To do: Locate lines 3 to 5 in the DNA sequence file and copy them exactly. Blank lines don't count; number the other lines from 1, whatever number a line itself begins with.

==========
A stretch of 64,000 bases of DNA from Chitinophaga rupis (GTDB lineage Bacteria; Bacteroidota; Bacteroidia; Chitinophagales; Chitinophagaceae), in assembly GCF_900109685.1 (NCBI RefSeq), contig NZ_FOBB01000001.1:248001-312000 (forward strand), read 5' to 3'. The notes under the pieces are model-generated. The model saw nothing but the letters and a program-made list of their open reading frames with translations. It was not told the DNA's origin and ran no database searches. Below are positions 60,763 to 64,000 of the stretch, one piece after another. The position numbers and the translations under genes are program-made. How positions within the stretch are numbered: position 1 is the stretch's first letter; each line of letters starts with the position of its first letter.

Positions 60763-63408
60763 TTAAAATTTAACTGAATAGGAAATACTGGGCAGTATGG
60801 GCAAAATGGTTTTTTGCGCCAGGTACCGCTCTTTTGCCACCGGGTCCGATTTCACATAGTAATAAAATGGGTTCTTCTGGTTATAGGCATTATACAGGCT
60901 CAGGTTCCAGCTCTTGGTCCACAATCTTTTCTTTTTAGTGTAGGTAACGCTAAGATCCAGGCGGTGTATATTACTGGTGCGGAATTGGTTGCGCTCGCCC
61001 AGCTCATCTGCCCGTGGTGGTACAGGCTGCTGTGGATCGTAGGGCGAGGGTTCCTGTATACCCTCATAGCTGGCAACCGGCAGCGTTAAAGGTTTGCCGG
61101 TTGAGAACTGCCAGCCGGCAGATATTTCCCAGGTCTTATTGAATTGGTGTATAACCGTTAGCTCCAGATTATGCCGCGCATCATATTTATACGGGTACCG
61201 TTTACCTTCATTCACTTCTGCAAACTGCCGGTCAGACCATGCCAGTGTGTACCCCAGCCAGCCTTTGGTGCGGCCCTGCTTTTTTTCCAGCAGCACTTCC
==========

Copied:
60763 TTAAAATTTAACTGAATAGGAAATACTGGGCAGTATGG
60801 GCAAAATGGTTTTTTGCGCCAGGTACCGCTCTTTTGCCACCGGGTCCGATTTCACATAGTAATAAAATGGGTTCTTCTGGTTATAGGCATTATACAGGCT
60901 CAGGTTCCAGCTCTTGGTCCACAATCTTTTCTTTTTAGTGTAGGTAACGCTAAGATCCAGGCGGTGTATATTACTGGTGCGGAATTGGTTGCGCTCGCCC